So we caught George Benson, and Wolfgang took some incredibly good pictures and videos. We got back after midnight. Our Airbnb hosts, Myriam and Benoit, were a lovely young couple, she a piano teacher, and he an organist. Benoit had a fabulous organ setup in his living room. He subbed in churches when the regular organist was sick or otherwise unavailable. They only did the Airbnb thing to supplement their incomes as musicians. I understood.
The next day, Wolfgang and I walked to Fontainbleau Palace, a bit of a hoof — 3 km — but good exercise, and then we did the self-tour. What a fabulous, and fabulously large palace. Opulence beyond belief. I took lots of pictures of the furniture for my sons Owen and Noah, cabinet makers in Milford, Ohio, to check out. Lots of gilt gold, carved wood. Stuff they don’t do much these days.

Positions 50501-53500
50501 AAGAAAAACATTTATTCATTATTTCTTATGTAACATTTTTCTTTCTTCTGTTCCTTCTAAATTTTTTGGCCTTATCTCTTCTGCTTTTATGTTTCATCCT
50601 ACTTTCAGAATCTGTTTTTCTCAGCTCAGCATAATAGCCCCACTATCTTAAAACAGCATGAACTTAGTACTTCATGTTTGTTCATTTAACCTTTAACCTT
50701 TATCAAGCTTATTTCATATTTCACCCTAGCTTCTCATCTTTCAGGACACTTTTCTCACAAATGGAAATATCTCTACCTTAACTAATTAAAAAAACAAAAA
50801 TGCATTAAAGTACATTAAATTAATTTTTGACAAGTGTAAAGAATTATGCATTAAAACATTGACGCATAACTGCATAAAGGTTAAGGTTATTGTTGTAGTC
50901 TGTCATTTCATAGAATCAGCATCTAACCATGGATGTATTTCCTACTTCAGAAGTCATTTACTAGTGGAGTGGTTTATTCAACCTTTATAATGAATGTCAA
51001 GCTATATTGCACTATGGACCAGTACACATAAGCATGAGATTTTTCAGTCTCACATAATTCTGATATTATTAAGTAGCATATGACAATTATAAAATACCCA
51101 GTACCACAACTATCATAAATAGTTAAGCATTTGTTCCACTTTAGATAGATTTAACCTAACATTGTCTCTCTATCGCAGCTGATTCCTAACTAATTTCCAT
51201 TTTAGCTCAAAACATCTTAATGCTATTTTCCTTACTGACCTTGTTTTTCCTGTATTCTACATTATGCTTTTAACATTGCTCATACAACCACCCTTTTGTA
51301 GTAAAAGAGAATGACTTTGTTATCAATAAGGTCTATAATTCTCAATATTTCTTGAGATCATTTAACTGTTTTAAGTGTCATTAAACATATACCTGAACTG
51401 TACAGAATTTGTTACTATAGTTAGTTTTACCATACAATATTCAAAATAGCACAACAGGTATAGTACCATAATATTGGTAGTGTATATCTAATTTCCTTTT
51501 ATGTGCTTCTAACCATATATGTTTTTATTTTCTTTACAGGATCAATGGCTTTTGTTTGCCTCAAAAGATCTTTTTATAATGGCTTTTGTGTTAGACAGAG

Then we went to the festival. We heard Bireli Lagren, Stochelo Rosenburg, William Brunard. I checked out the guitar booths luthiers had setup. I ran into my friend Ken Allday from Louisville, Ky, who had come there on a lark by himself, though he has several friends in the GJ music community. He is a great young guitarist.
I contacted my friend Sasha, who also had come over for the festival from Kentucky. Sasha was one of those who only go to Samoureau to jam. I met him at the campground that night. He was accompanied by his “driver” Martin McFie, a fascinating, friendly retired English industrialist who lives in Hiltonhead, and summers in Nice, France, and now just goes around reviewing live music and writing books. Martin was driving an old London taxi, vintage 1953 — my vintage also.